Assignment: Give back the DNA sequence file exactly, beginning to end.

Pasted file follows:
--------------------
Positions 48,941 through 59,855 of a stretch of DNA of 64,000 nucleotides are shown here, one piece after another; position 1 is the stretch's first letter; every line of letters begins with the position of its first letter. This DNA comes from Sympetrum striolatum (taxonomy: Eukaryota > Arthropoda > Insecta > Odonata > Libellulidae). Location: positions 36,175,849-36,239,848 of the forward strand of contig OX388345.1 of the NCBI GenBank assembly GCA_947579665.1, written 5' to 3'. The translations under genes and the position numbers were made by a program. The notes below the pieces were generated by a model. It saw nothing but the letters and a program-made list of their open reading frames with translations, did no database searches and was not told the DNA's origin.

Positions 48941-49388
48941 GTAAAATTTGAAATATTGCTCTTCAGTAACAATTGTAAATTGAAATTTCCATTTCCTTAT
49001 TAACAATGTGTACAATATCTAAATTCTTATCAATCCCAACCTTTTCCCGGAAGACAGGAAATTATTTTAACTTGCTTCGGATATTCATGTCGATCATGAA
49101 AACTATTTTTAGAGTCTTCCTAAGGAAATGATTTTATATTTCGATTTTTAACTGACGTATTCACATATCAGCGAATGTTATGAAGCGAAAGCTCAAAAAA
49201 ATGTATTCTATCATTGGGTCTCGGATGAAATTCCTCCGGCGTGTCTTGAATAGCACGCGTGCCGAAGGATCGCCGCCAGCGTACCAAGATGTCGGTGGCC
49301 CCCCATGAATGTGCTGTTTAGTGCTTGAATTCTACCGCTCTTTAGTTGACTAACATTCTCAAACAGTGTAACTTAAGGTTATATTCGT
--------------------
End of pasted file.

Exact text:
Positions 48,941 through 59,855 of a stretch of DNA of 64,000 nucleotides are shown here, one piece after another; position 1 is the stretch's first letter; every line of letters begins with the position of its first letter. This DNA comes from Sympetrum striolatum (taxonomy: Eukaryota > Arthropoda > Insecta > Odonata > Libellulidae). Location: positions 36,175,849-36,239,848 of the forward strand of contig OX388345.1 of the NCBI GenBank assembly GCA_947579665.1, written 5' to 3'. The translations under genes and the position numbers were made by a program. The notes below the pieces were generated by a model. It saw nothing but the letters and a program-made list of their open reading frames with translations, did no database searches and was not told the DNA's origin.

Positions 48941-49388
48941 GTAAAATTTGAAATATTGCTCTTCAGTAACAATTGTAAATTGAAATTTCCATTTCCTTAT
49001 TAACAATGTGTACAATATCTAAATTCTTATCAATCCCAACCTTTTCCCGGAAGACAGGAAATTATTTTAACTTGCTTCGGATATTCATGTCGATCATGAA
49101 AACTATTTTTAGAGTCTTCCTAAGGAAATGATTTTATATTTCGATTTTTAACTGACGTATTCACATATCAGCGAATGTTATGAAGCGAAAGCTCAAAAAA
49201 ATGTATTCTATCATTGGGTCTCGGATGAAATTCCTCCGGCGTGTCTTGAATAGCACGCGTGCCGAAGGATCGCCGCCAGCGTACCAAGATGTCGGTGGCC
49301 CCCCATGAATGTGCTGTTTAGTGCTTGAATTCTACCGCTCTTTAGTTGACTAACATTCTCAAACAGTGTAACTTAAGGTTATATTCGT